A troubled Canadian military reserve unit failed to promptly address hateful conduct by two of its members who were associating with far-right extremist organizations, according to a military investigation report obtained by CBC News.
It also found that the 4th Canadian Ranger Patrol Group (4CRPG) failed to be proactive in dealing with unit members associating with extremist organizations.
CBC News obtained a two-page summary of the army investigation’s findings and methodology, prepared for the chief of the defence staff, the deputy minister of defence and Defence Minister Harjit Sajjan. CBC News has independently verified the report as authentic.
The report says the presence of far-right sympathizers in the western-based Ranger group was modest; the investigation concluded it could only identify two members of the unit who had been associated with extremist organizations.
The names of those two members were blacked-out in the version of the report viewed by CBC News.
The summary report is dated Nov. 27, 2020
The investigation was launched last year after CBC News revealed that Eric Myggland, a member of 4CRPG, had openly posted support online for two far-right groups — the Soldiers of Odin and the Three Percent survivalist militia movement.
Members of the Three Percent movement were among those arrested in the wake of January’s attack on the Capitol building in Washington D.C.
Myggland’s posts included one that referred to Prime Minister Justin Trudeau as a “treasonous bastard” and others that expressed support for gun rights and were highly critical of the Liberal government’s firearms legislation.
Myggland’s ex-wife was also a member of 4CRPG. She acknowledged in an email exchange with CBC News last year that she briefly supported her ex-husband in his association with the two groups but quit them after seeing racist activity.
The summary of the army’s investigation makes no reference to Master Cpl. Corey Hurren, the member of 4CRPG who was sentenced recently to six years in prison after he crashed his truck into the gates of Rideau Hall in July with loaded firearms and multiple rounds of ammunition.
According to an agreed statement of facts read out in court, Hurren wanted to arrest Prime Minister Justin Trudeau over the federal government’s COVID-19 restrictions and its ban on assault-style firearms.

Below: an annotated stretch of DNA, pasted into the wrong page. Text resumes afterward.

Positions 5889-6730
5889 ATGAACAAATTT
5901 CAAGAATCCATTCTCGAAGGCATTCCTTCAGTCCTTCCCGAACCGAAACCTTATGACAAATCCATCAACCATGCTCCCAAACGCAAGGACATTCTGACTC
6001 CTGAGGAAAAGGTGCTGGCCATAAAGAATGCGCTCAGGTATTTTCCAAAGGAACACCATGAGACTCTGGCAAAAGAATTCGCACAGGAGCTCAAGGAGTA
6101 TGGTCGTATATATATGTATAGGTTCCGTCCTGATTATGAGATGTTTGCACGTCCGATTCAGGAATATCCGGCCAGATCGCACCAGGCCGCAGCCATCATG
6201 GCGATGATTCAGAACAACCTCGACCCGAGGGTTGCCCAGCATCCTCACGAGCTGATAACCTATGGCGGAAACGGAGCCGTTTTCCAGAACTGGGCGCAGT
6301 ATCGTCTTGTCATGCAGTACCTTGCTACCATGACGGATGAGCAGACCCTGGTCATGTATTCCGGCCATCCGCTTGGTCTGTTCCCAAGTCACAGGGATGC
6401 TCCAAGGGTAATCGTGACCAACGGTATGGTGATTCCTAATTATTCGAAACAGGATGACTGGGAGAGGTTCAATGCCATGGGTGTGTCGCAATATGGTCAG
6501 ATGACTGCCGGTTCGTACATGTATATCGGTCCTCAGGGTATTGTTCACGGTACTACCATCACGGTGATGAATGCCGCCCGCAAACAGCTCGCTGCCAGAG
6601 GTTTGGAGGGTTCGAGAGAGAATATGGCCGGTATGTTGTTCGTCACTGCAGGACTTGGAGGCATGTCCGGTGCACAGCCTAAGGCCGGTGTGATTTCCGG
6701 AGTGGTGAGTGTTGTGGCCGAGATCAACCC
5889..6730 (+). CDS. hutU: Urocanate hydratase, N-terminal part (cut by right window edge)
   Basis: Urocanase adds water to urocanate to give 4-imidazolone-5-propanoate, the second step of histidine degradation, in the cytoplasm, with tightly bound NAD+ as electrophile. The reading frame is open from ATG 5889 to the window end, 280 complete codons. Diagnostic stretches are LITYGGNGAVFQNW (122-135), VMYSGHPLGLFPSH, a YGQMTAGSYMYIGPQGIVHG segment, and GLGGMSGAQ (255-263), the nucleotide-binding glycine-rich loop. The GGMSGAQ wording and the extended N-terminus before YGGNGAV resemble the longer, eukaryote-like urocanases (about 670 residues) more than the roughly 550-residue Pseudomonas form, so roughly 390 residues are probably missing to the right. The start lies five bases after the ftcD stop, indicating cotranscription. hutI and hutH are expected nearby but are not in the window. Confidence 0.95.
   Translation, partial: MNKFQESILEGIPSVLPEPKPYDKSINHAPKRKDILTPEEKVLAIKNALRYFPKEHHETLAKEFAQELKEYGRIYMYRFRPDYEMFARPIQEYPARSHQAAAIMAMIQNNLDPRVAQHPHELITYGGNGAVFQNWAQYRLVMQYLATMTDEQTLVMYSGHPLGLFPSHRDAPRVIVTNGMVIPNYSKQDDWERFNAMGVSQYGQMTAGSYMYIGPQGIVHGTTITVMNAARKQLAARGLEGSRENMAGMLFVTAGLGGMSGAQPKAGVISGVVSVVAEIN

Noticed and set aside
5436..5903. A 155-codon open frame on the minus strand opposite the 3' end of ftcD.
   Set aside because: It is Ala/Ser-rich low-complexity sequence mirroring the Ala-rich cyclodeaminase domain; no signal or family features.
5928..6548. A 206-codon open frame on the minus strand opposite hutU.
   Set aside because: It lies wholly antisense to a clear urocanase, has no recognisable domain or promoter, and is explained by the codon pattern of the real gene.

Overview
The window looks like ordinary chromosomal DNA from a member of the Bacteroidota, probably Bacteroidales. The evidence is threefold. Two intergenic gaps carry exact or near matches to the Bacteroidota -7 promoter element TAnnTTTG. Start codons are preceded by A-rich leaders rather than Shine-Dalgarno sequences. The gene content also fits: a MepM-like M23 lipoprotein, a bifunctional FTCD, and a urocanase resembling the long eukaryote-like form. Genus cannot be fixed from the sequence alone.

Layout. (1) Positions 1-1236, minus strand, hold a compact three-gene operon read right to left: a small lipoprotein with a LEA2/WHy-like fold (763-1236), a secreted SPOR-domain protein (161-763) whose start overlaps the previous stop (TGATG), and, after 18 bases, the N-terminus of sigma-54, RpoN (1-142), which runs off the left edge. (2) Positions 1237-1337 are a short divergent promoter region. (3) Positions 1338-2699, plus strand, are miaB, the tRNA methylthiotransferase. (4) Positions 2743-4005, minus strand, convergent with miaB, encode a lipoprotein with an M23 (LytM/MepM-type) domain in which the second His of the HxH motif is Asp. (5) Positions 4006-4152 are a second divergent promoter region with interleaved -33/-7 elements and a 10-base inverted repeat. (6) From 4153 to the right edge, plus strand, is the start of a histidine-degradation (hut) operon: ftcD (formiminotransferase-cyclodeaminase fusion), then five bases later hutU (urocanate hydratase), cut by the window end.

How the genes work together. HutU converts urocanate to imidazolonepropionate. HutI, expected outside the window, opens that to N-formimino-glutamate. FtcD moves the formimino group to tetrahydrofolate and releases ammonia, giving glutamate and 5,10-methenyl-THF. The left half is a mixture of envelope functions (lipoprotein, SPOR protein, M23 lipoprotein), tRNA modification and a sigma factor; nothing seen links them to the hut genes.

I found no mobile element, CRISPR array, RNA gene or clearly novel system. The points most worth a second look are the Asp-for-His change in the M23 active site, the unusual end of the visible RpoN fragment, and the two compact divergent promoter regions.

Hurren, who served in Manitoba, was known to have subscribed to QAnon-based conspiracy theories.
In mid-December, Sajjan announced the creation of a four-member advisory panel to investigate incidents involving hate or racism in the Canadian military and to examine “systemic discrimination, unconscious bias (and) white supremacy.”
“The uncomfortable truth is that racism and discrimination exist in this country and the Department of National Defence (DND) and the Canadian Armed Forces (CAF) recognize that they are not exempt,” Sajjan said in a media statement.
He pointed to the recently assembled anti-racism advisory panel, saying it will help the military decide “what more can be done to eliminate these views” from the ranks.
While he didn’t address the report’s findings specifically, Sajjan said the Armed Forces “has already taken a number of steps to ensure greater engagement and oversight over the Canadian Rangers to ensure that all understand their obligations in upholding the values of the Canadian Armed Forces.”
The summary report obtained by CBC criticizes the way 4CRPG handled the threat of far-right extremism in its ranks and makes several recommendations.
“4CRPG must initiate UDI’s (unit disciplinary investigations) when allegations of Hateful Conduct incidents are brought to their attention,” the authors of the report wrote, pointing out that the unit’s leadership did not promptly address the two cases identified by the investigation.
The report also called for better training.